In certain applications, which will be described in greater detail hereinbelow, the switch matrix 10 may also include a high voltage, high speed, linear amplifier 18. The amplifier 18 has an input and an output electrically coupled to each of the switch cells, Sij. Generally, the amplifier gain is selected in accordance with the impedance of each of the circuit elements, Zij, of the video display system. For example, when the switch matrix 10 is being used with the piezoelectric activated mirror array as disclosed in the above referenced applications, the circuit element, Zij, is best represented by an high impedance capacitance, Cij. The amplifier 18 would preferably produce an output voltage applicable to the chosen modulation technique. For an exemplary piezoelectric mirror array, a pixel voltage, Vpixel, between 0 v and 500 v from the conventional voltage level of the luminance signal would be required.

With further reference to FIG. 2, there is shown a functional equivalent circuit 20 representing one switch cell, Sij. In the circuit 20 shown in FIG. 2, the circuit element, Zij, of the video display system is represented as a capacitor 22 having a capacitance, Cij. The equivalent circuit 20 for each of the switch cells, Sij, includes a normally open switch 24 and an AND logic circuit 26.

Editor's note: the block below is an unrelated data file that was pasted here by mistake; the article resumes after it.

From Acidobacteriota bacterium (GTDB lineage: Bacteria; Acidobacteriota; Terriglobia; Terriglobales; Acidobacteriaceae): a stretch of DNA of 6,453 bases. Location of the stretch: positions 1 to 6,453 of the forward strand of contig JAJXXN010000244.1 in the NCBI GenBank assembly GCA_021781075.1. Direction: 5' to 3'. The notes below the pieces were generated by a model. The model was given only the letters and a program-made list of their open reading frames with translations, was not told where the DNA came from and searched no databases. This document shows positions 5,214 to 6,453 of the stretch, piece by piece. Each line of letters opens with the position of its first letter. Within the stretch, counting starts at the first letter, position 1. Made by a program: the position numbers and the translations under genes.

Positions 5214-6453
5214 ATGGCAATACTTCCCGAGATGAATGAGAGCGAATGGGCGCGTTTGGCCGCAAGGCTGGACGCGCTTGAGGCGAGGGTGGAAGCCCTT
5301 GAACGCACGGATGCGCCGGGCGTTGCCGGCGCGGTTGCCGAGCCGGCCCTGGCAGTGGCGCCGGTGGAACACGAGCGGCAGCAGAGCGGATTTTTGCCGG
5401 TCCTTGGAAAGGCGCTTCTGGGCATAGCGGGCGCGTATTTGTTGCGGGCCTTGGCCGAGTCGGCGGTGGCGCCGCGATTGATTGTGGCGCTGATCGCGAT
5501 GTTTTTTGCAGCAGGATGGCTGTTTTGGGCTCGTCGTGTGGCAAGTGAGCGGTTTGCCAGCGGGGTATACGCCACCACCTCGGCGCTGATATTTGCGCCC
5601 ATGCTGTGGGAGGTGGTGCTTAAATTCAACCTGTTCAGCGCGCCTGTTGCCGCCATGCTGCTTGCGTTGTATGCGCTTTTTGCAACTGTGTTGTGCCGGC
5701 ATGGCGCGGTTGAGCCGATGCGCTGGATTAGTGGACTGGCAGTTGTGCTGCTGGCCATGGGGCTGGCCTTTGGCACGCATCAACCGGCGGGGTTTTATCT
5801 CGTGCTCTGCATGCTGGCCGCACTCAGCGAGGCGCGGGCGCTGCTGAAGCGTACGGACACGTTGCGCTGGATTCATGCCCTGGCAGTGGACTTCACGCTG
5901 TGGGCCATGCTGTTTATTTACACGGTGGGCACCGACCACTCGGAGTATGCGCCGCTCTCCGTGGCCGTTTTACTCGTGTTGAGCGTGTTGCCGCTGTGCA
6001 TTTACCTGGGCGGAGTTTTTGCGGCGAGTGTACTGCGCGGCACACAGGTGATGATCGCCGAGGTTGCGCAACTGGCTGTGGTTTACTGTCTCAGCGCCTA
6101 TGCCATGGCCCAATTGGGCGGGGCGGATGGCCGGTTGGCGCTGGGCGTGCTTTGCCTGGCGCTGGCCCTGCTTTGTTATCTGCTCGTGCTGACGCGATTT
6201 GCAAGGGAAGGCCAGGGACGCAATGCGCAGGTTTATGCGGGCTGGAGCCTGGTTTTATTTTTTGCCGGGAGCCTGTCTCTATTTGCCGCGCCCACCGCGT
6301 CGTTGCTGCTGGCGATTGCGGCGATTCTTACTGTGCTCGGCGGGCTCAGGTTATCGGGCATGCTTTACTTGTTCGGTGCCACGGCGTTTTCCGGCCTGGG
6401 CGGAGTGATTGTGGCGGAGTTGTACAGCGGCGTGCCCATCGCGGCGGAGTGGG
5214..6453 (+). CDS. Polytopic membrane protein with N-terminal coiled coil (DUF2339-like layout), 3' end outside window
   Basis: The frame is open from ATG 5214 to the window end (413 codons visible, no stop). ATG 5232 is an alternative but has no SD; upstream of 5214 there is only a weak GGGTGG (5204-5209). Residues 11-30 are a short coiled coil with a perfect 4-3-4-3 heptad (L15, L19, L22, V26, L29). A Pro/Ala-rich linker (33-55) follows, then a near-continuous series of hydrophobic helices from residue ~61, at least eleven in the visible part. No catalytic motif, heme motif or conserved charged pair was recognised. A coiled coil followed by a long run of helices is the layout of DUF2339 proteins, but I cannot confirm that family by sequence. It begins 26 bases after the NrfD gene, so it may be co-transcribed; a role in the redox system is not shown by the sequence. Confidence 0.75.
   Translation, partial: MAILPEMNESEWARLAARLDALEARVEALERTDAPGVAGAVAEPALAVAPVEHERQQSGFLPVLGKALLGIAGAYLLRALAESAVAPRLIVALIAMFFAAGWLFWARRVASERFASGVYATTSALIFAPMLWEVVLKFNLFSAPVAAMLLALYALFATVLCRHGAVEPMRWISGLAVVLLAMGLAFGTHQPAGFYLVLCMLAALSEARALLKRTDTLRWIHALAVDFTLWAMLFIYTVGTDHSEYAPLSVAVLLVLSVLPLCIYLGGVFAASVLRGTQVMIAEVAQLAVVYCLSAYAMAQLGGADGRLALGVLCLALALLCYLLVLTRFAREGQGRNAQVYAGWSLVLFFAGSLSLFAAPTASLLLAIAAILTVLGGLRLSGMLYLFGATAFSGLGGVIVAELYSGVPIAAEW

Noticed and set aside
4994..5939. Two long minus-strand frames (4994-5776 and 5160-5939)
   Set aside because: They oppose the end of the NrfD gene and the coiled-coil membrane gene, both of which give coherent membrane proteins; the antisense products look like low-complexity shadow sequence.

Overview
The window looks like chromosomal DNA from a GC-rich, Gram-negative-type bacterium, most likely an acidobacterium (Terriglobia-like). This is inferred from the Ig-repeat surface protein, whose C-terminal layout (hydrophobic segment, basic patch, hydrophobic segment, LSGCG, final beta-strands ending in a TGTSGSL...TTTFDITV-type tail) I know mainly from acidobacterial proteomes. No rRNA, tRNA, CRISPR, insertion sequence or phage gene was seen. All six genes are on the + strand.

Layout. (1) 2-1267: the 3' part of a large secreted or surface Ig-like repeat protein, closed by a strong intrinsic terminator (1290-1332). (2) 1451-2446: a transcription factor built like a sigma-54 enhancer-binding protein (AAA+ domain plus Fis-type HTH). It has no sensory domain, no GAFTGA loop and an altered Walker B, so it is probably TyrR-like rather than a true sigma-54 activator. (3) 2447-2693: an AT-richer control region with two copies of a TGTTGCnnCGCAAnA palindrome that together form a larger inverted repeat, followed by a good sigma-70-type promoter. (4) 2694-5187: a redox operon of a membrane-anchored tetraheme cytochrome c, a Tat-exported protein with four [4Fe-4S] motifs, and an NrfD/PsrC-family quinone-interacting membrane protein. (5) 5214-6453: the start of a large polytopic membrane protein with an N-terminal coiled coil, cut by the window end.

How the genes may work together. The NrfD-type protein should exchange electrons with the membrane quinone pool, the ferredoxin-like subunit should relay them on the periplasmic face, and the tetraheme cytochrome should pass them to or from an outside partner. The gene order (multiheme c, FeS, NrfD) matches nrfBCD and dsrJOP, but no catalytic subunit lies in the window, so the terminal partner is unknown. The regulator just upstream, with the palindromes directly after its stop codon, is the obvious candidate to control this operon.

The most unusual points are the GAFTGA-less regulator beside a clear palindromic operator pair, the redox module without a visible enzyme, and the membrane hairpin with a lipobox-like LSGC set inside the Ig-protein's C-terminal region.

The switch 24 is electrically coupled between the output of the amplifier 18 (FIG. 1) and a respective capacitor 22 (or circuit elements, Zij). The AND logic circuit 26 has a first input 28 and a second input 30. The first input 28 of the logic circuit 26 is coupled to the ith one, Qi, of the M outputs, Q1 -QM. Similarly, the second input 30 of the logic circuit 26 is electrically coupled to the jth one, Qj of the N outputs, Q1 -QN. As best seen in FIG. 2, the logic circuit 26 further has an output 32 which activates the switch 24.

With further reference to FIG. 4, the operation of the above described apparatus is described. Although the description of FIG. 4 is in reference to a simplified 33 array, it should be obvious to those skilled in the art that the following description is readily adaptable to describe the operation of the generalized MN array described above.